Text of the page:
Newsletter

Winter

2011

CONTENTS
Welcome Lightbox - Destination Nepal Review - Dicapac SLR Pack On Assignment - EBMF Talking to - Steve from Phottix Stories - Pashipatinath Lightbox - Dawn Review - Photographically Speaking On Assignment - Corporate Tearsheets Lightbox - Dusk Final Frame
Lighting butter lamps. Bodhnath, Nepal. October 2011

3 4 5 6 8 9 11 13 15 17 18 19

WELCOME
They say a change is as good as a holiday but I wonder does that apply to newsletters too. I hope so because this marks the first edition of a completely redesigned and revamped newsletter style. The aim is to offer you, my loyal readers, more value by giving you more photographs, more stories and a few exclusive extras. While you get more content with each edition, the frequency will drop down to quarterly which will give me more time to put together a newsletter that I hope you will enjoy and share with your friends. In the pages that follow you’ll get first look at some thus-far unpublished images. Go behind the scenes on an assignment with an NGO that works in the field of human trafficking. Read a review of an underwater housing I tested out recently, as well as a review of the most recent photography book I read. There’s an interview with the CEO of Phottix, one of my sponsors and a company I’m very proud to work with. Finally, there’s a look at some corporate work I’ve done recently which is a bit of a diversion from usual as well as a sampling of recent tearsheets. You’ll have noticed that the logo on the front cover looks a little different from what it used to. As part of my preparations for 2012, I’ve undertaken a redesign of my website and the associated graphics. A design team I commissioned put the logo together for me and I feel it offers a fresher, cleaner look going into the new year. I hope you enjoy this latest newsletter. If you have any feedback, don’t hesitate to get in touch and let me know your thoughts and ideas. It is an evolution of sorts and like anything of this nature, some things work better than others.

CraigFerg uson

Copyright Notice. All photographs and text ©Craig Ferguson Images. No content in this newsletter may be reproduced without written consent of Craig Ferguson Images.

Photographs Cover - The Annapurna Himal, viewed from Sarangkot, Nepal. October 2011 This Page - Shalun Beach, Taiwan. November 2011

Destination - Nepal

Review - Dicapac SLR Pack
When I was planning my trip to Nepal, one idea that came into my mind was a photograph of the mountains shot while in the waters of Phewa Lake, Pokhara. To that end, I needed something that would allow me to protect my camera but I didn’t really want to fork out for a full underwater kit. Enter the Dicapac WP-S10. It allows you to securely place a DSLR inside and is rated to a depth of 5m. Perfect for surface and near-surface shots from the water. Through the use of strong velcro sealing, a camera and lens can be placed inside allowing use from the water. There is a finger sleeve system that allows for pressing the shutter button and holding onto the camera. Zooming is tricky and I ended up just settling on one focal length and leaving it at that. I found that I needed to pull the lens bellows system back until it rested against my wide-angle lens otherwise I’d get the edges of the bellows in my photo in a kind of vignette-type feel. It takes a bit of getting used to, especially in a freshwater lake without swim fins. You’ll really test out your treading water skills while you shoot with one of these housings. Image quality seems ok - we had hazy skies most of the time which didn’t help with getting clear photographs. Still, there are a couple that worked okay although the original image I had in my mind wasn’t achieved. With more time and some better positioning in the water, I have confidence that I’ve have pulled it off. If you’re looking for a cheap and easy method to get your camera into the water, this is it. Retailing for around $100, they make water photography a lot more affordable.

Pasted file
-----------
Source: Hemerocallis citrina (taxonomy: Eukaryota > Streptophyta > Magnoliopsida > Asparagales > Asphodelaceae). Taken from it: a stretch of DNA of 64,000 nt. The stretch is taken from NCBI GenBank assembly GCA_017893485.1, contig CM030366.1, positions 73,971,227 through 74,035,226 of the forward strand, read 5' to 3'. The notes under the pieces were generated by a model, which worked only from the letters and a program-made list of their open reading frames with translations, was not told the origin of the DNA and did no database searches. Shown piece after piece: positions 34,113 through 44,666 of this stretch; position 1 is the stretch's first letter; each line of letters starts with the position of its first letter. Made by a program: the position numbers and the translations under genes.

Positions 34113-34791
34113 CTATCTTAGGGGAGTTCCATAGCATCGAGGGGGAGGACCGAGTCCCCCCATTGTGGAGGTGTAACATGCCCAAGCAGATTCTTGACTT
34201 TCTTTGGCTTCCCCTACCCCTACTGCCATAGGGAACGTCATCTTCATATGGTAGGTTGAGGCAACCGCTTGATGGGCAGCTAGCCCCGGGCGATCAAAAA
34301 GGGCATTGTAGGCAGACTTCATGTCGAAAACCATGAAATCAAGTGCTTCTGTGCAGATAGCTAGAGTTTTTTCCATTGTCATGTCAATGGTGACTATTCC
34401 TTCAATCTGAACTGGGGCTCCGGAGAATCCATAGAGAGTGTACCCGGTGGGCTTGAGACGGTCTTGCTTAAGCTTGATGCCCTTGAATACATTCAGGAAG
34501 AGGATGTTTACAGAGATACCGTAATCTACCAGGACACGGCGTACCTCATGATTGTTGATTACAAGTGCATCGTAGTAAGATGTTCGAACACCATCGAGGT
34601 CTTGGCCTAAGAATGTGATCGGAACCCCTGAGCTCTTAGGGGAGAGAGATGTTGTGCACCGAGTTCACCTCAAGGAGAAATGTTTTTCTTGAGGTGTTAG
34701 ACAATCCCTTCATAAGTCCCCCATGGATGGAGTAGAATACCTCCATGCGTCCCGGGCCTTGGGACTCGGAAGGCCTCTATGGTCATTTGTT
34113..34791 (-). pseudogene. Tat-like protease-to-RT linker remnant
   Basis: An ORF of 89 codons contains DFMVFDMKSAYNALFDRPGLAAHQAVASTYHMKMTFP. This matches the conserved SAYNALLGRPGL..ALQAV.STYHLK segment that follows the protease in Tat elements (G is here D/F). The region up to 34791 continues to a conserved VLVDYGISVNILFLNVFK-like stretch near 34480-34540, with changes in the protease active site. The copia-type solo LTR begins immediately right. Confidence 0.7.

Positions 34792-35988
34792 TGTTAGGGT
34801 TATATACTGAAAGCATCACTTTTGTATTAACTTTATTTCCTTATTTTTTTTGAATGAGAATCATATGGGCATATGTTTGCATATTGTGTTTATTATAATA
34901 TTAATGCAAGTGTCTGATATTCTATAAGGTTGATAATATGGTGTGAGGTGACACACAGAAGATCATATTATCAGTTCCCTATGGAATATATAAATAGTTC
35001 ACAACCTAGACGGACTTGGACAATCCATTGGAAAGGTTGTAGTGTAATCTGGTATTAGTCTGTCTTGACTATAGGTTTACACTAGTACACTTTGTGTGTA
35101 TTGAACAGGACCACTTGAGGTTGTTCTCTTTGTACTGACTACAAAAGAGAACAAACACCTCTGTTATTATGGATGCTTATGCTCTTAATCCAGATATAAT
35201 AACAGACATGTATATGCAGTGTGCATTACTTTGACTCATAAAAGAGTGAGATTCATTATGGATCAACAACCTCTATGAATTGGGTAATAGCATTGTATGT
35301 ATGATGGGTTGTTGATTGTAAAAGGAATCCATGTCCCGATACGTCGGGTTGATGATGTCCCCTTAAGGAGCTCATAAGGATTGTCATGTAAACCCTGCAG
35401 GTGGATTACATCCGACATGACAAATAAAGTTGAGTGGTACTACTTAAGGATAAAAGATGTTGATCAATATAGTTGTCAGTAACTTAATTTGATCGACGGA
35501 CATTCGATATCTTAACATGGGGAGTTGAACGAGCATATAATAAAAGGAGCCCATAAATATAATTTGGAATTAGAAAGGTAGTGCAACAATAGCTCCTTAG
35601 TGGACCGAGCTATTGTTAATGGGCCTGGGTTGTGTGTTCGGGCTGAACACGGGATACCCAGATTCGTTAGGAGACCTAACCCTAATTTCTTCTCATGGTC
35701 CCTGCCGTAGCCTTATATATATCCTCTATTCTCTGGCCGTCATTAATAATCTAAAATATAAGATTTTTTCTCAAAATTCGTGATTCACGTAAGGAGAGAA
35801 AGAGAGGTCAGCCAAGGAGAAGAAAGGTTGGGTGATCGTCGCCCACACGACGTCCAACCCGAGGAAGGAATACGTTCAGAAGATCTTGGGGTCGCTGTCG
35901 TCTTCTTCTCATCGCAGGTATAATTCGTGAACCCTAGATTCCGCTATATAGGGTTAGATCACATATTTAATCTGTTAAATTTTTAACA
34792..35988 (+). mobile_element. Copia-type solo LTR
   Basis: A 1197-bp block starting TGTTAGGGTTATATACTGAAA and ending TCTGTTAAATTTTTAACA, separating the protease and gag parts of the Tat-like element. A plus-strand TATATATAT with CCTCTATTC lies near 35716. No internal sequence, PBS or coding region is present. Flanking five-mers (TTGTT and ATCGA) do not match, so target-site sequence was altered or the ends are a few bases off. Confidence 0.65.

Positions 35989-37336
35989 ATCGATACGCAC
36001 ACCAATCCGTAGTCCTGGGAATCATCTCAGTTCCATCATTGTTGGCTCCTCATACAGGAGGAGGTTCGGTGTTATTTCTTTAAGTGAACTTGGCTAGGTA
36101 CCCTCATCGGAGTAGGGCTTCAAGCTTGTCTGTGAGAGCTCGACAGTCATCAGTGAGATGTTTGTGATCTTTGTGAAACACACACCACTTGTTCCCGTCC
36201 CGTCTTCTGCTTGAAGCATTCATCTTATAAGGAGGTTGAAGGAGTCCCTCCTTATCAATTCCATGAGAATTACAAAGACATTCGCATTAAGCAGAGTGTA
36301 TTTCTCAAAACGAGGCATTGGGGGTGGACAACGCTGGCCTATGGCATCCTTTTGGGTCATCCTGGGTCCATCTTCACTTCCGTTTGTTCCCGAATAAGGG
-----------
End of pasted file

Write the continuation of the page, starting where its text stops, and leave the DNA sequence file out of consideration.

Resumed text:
On Assignment

One of the reasons for going to Nepal in October was to shoot some assignment work for NGOs that are based there. Perhaps the most unique assignment I’ve ever done for an organization was the work I created for the Esther Benjamins Trust, a group that works in the field of human trafficking. They specialize in rescuing children that have been trafficked and sold into circuses in India. Where possible they work to reunite children with their families but when that is not possible, they house and educate them as well as providing skills training. A number of the rescued children had expressed a desire to develop the skills they’d been forced to learn in the circus, only this time it would be for their own pleasure. And with that, the Sapana Contemporary Circus was born as an arm of EBT.

The Esther Benjamins Trust
My job was twofold. The main part was producing a series of photographs of the circus children. We came up with the idea of shooting in a traditional temple to play up the contrast between age-old traditional buildings and modern performance. There was only a limited amount of time for us to get the shots we needed. The kids spend the day at school and in the evening were reheasing for an upcoming performance so we only had a one hour window in between.

day at school and then had circus trianing in the evening but that was enough time to run through a series of different poses and routines. The kids were a joy to work with, their love of the circus overcoming any initial shyness. Their trainers are volunteer circus professionals from around the world who spend a few months at a time passing on their knowledge and experience, and helping the children of Sapana create Nepal’s first contemporary circus.